Terminally ill patients are denied adequate palliative care depending on where they live, a new report has found.
Nearly half the counties in Ireland have no in-patient hospice units, with the North East, South East and the Midlands among those at a geographical disadvantage due to a lack of beds.
Professor Mary McCarron, dean of health sciences at Trinity College Dublin (TCD), which published the report, said more needs to be done to ensure everyone has access to quality care.
"At a time when there is so much focus on the challenges to be faced in healthcare, this report highlights tremendous achievement in the expansion of availability and quality in palliative care," she said.
"Nevertheless, it also highlights some of the challenges still to be faced, including some remaining regional inequities. Even in an environment of more restrained resources a roadway is provided on where next steps should occur."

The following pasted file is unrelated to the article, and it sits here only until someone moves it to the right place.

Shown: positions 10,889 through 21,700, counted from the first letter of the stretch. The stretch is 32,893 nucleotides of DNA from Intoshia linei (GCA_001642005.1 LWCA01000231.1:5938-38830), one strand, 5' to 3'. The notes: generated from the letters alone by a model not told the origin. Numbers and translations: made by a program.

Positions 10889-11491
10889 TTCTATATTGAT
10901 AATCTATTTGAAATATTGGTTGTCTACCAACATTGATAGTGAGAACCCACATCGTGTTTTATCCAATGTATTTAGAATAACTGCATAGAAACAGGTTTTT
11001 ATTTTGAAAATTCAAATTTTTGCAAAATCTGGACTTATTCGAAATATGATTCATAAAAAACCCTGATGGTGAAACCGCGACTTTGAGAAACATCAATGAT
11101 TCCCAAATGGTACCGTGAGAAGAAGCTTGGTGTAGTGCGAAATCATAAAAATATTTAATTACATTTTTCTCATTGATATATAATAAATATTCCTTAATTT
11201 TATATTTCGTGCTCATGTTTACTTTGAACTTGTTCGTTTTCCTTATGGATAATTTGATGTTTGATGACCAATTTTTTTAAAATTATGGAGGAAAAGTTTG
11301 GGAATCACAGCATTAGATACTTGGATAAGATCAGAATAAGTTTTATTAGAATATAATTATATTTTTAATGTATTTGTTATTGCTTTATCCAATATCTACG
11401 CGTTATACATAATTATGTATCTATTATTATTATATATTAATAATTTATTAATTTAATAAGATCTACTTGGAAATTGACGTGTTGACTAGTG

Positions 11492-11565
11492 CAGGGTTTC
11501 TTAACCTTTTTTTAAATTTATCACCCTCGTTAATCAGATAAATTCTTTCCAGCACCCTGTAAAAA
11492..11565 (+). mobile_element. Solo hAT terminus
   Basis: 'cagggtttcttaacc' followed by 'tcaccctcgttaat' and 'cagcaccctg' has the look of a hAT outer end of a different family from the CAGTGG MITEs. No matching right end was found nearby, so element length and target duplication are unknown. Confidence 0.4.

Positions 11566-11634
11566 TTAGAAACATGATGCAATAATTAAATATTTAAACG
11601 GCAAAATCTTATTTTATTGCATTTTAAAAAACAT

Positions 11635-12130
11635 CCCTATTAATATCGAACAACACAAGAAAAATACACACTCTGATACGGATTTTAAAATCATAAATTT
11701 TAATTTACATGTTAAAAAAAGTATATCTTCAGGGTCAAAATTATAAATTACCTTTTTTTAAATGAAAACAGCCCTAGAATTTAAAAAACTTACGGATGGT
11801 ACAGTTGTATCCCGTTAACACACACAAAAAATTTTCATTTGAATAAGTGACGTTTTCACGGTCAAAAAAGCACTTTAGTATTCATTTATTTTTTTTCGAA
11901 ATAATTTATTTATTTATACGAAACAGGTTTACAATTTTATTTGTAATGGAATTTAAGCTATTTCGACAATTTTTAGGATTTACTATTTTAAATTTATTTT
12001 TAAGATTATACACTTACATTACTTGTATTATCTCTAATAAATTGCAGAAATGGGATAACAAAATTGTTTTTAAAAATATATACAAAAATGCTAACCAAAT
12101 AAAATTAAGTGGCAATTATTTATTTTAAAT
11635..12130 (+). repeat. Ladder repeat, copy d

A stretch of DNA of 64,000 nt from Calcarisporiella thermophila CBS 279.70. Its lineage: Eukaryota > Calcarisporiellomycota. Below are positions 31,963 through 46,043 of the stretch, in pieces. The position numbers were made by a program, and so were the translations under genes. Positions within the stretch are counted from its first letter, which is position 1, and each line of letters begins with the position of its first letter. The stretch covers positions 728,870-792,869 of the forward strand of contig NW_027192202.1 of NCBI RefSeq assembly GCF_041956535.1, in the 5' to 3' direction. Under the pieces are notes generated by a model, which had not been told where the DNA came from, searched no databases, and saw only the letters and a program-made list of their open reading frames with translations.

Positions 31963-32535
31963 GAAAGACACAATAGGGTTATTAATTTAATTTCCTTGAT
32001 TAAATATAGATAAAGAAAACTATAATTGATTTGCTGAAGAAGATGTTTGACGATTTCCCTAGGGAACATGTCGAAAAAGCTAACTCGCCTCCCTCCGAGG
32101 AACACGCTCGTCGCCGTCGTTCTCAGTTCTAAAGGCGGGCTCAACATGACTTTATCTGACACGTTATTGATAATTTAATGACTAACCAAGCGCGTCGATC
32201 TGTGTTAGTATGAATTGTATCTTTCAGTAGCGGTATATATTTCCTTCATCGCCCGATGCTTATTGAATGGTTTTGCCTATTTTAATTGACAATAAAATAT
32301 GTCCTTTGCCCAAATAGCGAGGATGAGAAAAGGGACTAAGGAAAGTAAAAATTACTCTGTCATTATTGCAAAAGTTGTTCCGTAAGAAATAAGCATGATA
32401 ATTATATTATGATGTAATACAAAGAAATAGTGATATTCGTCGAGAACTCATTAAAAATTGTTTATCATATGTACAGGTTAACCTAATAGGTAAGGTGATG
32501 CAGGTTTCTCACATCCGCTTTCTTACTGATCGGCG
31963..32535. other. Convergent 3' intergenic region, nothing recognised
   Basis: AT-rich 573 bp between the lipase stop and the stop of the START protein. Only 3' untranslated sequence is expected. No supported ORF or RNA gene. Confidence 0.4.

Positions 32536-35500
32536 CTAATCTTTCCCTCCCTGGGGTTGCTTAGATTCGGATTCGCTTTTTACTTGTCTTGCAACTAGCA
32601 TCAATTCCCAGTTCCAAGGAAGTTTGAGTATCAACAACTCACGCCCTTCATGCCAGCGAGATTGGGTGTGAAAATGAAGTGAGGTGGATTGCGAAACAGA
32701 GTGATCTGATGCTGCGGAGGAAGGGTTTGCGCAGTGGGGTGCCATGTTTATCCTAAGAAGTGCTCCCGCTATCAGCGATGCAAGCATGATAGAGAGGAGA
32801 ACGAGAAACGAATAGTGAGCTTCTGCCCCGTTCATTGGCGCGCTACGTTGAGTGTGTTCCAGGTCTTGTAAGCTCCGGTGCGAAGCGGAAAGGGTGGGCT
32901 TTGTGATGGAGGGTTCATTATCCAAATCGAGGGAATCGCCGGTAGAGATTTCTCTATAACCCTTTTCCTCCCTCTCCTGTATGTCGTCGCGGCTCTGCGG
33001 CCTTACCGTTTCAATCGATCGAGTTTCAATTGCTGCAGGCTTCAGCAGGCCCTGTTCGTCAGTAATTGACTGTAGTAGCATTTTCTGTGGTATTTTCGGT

Other disadvantaged regions include counties Mayo, Wicklow and Kerry, and in some areas where there are facilities, a lack of resources has forced them closed.
"New in-patient bed facilities in Cork and north Dublin, for example, haven't been able to open because of a lack of resources," Prof McCarron said.
"Something needs to be done to address this, as everyone should be given the opportunity of quality care and a good death."
The specific regions were identified in a recent 2013 study by the Irish Hospice Foundation, she added.
The TCD report, published by Prof McCarron and colleagues from the School of Nursing and Midwifery, examined an investment programme launched nine years ago to improve quality of care for those close to death. The Atlantic Philanthropies End of Life programme was launched in 2004 with 25 million euro of funding.